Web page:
Wednesday, February 29, 2012

I Envy The Forgotten Hermit

Our kind has climbed the highest mountains and jumped out of planes in the sky
And walked upon outer space planets in places to where birds cannot fly
We even try to compete with Nature with the emphasis on the word try
But Nature wins out in the long run for we age and grow old and die.

I think of my worthless existence and what have I done with my life
I feel so confused in my thinking and I'm always in financial strife
The more people I seem to get to know the more people to put me down
I envy the forgotten hermit who never ventures into the town.

I envy the forgotten hermit who doesn't yearn for success and fame
He lives in his own little quiet place and he wish for none to know his name
He lives in harmony with Nature and his bond to Nature is strong
And he knows where the roos hide in daylight and he recognize birds by their song.

So many judgemental people that I know perhaps I am judgemental too
We dislike in others what in ourselves we see so happens to only be true
I envy the forgotten hermit who wishes to remain unknown
His tent in the wild wood with Nature and he feels happy to live on his own.

The Conceited Materialist

When he told me about his expensive new car
He wished me for to say to him how marvellous you are
But his praises I was not about for to sing
Since he boasted too much of a material thing.

His own sense of importance had gone to his head
Well done and good luck to you is all I said
I did not wish for to praise him any more than that
As his ego I felt on him had grown too fat.

Materialism as such does not appeal to me
Far too much of it nowadays we do seem to see
Materialistic people so narrow in their own boring way
Though money speaks every language you hear people say.

One should only give credit where credit is due
And though money speaks every language happens to be true
Money did not save the monarch the monarch did die
And the billionaire is a mortal just like you and I.

Of his brand new mercedes he loudly did boast
Though to him I was not about to drink a toast
I did not wish to add to his sense of conceit
You will find one or two like him on every street.

The Final Old Hero

The final old hero has faded away
His bones even beyond the state of decay
He gave rise to many a patriotic song
But to Mother Nature he finally belong.

He was a great King in a Land from here far
And he was one who led his army in war
He died a true hero on the battle-ground
And stories about him in folklore abound.

No heroes amongst the war leaders of today
From the heat of the battle they stay far away
The children of others for them fight and die
And the rewards of renown and wealth they enjoy.

I see them as manipulative deceitful and sly
Yet that the majority cannot see through them I do wonder why
For what they truly are many them cannot see
And the hero to many is a coward to me.

Though his legend inspired the bards for to rhyme
The final old hero almost forgotten in time
He led his men in war and in battle he died
And true greatness of him never can be denied.

Two Conservative Politicians

Two conservative politicians at the local agricultural show
I know them by their faces though them I do not personally know
And though I can't say I dislike them they've not personally harmed me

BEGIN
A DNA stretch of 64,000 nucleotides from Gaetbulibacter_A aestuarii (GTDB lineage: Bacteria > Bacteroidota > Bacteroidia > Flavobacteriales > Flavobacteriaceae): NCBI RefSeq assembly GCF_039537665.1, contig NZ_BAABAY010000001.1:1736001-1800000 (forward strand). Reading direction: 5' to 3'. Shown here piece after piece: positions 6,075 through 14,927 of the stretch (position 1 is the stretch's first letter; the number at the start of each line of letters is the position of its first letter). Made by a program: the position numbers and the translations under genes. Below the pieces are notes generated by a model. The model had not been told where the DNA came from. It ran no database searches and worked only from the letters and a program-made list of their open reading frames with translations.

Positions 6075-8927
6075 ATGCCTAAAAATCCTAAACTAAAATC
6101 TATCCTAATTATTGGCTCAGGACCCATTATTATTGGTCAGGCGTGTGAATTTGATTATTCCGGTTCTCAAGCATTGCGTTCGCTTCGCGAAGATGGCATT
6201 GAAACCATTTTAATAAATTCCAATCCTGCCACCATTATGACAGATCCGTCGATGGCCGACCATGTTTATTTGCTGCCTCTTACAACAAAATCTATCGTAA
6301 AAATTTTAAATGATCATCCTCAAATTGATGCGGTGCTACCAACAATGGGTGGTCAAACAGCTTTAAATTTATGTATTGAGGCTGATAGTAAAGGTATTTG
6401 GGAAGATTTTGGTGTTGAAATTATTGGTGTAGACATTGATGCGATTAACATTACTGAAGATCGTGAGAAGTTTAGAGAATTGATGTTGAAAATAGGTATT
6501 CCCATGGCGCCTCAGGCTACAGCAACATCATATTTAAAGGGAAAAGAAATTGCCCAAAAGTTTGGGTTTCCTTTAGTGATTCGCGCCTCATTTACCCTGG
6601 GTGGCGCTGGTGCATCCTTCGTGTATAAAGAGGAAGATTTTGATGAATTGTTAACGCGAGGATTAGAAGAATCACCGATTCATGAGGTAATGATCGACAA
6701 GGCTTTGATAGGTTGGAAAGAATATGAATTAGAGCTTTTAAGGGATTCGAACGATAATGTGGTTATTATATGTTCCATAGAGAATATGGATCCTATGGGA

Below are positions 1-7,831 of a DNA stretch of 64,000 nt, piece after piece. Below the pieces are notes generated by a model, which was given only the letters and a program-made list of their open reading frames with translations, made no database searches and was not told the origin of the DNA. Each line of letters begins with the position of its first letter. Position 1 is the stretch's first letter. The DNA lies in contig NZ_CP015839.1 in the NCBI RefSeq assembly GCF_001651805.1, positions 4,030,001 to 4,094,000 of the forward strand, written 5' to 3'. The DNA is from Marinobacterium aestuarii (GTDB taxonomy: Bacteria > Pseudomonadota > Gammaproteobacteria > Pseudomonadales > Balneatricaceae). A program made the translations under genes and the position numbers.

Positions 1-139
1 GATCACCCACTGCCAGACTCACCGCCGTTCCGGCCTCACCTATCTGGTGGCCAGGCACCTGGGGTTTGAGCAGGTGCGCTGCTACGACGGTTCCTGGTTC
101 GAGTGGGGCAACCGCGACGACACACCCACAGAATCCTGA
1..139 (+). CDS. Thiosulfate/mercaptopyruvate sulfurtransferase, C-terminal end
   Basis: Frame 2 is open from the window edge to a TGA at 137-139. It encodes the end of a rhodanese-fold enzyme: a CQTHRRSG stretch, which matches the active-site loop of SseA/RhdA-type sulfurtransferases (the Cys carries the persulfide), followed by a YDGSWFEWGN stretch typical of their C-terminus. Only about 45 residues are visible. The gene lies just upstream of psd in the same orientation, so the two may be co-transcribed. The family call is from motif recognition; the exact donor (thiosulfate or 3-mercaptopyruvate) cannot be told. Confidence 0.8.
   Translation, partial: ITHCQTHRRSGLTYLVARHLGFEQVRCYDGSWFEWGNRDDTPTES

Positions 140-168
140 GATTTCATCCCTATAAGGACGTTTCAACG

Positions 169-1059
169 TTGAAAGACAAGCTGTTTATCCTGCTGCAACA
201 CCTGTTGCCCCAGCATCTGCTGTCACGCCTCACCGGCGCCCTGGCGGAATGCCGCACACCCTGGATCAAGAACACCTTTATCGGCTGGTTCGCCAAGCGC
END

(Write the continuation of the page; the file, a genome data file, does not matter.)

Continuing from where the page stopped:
With their way of thinking and what they stand for I for one cannot agree.

Two conservative politicians each in their turn spoke
And there were a few conservative giggles each time they cracked a dry joke
Amongst their conservative admirers not a socialist in sight
To rule for the wealthy only that they do see as their right.

Two conservative politicians they seemed such a boring pair
Wearing dark suits, white shirts and neck ties and well combed greying hair
To me they seemed so boring though their conservative admirers see them as great
And at each round of applause for them their big egos did inflate.

Two conservative politicians at the local show I see
And though they are supposed to be our representatives they don't represent me
For with most of the things they stand for I strongly disagree
As they do nothing for the battlers and those in real poverty.

Julie Statkus

She always seems so happy a big smile on her face
And humanitarian causes she openly embrace
She sticks up for the underdog and speaks out for refugees
With socialist minded people I always feel at ease.

The humorous Julie Statkus she has such a kind heart
For humanitarian causes with money she readily part
Born with the gift of empathy she genuinely does care
For the people who are doing it hard in the bigger World out there.

And yet she is so witty and she laughs so easily
You won't find many people quite as humorous as she
If everyone were only like her the World would be free
Of terrorism war and famine and the scourge of poverty.

Her emails are so funny she is worth ten laughs a day
And not hard to see the humorous side in some of the things she say
Yet she too can be serious there's more to life than fun
For life's not one big party when all is said and done.

The life of every party and she has been to quite a few
And if she cannot help you she will not harm you
The marvellous Julie Statkus people like her are rare
Her gifts of humor and generosity with all of her friends she share.

A Forsaken Woman

She now despise him though she once did love him since love can be hate upside down
He left her for a younger woman whom he lives with in a nearby town
She can't get it out of her system in her heart a festering thorn
'Tis so true hell has no more fury than a woman angered by scorn.

Because of what has happened to her all men she has chosen to hate
That she may be generalizing is something to which she cannot relate